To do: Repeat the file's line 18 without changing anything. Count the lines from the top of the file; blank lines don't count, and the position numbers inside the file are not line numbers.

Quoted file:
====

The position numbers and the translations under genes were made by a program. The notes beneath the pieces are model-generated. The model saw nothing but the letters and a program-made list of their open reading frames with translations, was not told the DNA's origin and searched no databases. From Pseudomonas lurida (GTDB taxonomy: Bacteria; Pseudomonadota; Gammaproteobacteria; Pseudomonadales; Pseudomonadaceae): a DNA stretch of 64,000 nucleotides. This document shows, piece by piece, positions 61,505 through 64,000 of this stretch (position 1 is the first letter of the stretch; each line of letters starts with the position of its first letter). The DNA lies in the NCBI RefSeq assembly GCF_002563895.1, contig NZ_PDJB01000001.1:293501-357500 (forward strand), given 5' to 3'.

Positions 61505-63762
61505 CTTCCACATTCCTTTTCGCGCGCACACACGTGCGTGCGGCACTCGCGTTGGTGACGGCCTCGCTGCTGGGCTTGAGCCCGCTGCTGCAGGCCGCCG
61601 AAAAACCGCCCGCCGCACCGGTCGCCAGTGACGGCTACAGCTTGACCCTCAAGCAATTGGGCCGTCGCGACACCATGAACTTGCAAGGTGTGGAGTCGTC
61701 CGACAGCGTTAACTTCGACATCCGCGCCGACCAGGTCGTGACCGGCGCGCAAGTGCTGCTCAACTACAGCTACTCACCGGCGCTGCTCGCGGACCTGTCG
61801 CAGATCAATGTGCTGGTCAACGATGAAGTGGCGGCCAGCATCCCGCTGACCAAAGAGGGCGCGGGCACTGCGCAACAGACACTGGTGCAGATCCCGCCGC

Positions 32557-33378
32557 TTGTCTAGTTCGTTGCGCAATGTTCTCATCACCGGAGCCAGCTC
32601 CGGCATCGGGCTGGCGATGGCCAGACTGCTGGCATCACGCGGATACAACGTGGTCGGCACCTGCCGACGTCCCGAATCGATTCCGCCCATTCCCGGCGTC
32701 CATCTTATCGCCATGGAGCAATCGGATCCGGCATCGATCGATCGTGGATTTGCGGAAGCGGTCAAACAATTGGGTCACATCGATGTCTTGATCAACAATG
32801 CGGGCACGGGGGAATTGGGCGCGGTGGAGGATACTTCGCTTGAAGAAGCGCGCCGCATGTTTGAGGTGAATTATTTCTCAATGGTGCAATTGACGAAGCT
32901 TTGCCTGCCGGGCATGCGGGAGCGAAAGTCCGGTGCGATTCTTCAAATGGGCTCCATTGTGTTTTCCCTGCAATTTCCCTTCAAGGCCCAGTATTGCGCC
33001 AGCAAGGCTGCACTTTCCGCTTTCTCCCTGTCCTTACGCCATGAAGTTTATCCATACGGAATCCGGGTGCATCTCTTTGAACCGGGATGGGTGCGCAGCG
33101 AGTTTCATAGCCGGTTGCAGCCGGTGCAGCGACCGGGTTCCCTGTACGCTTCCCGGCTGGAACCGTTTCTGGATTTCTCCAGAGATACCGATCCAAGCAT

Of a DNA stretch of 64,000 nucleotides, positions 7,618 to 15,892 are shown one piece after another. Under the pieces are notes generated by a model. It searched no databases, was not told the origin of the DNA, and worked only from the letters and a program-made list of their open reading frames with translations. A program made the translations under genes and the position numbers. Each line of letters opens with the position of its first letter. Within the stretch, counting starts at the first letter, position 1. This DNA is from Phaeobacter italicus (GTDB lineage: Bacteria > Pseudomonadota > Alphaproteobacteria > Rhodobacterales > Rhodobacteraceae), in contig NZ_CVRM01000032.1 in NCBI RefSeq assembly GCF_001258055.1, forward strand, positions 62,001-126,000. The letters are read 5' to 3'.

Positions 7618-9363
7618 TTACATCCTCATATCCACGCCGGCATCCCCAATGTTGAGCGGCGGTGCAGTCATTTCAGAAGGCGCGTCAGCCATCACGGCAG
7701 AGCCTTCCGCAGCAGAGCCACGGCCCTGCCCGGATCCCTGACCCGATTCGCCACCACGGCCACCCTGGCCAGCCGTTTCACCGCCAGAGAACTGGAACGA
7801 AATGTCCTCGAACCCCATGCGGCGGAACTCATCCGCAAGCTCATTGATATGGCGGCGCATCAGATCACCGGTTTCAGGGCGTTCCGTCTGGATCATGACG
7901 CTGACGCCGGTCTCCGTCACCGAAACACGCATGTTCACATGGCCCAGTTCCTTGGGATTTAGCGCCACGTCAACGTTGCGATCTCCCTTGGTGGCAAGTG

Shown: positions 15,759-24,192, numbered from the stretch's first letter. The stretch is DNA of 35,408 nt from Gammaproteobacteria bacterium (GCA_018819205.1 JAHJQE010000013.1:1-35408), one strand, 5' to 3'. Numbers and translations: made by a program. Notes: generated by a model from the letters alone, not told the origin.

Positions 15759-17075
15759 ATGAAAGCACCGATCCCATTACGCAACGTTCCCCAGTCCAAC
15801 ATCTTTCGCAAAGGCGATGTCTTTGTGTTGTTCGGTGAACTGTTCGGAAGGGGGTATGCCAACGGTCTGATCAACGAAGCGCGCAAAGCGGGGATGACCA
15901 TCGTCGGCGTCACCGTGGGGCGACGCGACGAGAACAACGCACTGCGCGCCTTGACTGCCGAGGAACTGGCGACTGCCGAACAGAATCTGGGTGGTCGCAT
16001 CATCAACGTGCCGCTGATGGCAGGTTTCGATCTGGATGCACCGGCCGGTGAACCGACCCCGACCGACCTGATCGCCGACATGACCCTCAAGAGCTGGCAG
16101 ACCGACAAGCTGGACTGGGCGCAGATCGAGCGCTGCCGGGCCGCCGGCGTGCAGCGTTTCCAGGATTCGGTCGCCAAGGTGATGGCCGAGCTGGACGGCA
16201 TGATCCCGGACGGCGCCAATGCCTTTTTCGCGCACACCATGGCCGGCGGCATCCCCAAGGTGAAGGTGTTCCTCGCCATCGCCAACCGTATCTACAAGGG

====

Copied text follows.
7701 AGCCTTCCGCAGCAGAGCCACGGCCCTGCCCGGATCCCTGACCCGATTCGCCACCACGGCCACCCTGGCCAGCCGTTTCACCGCCAGAGAACTGGAACGA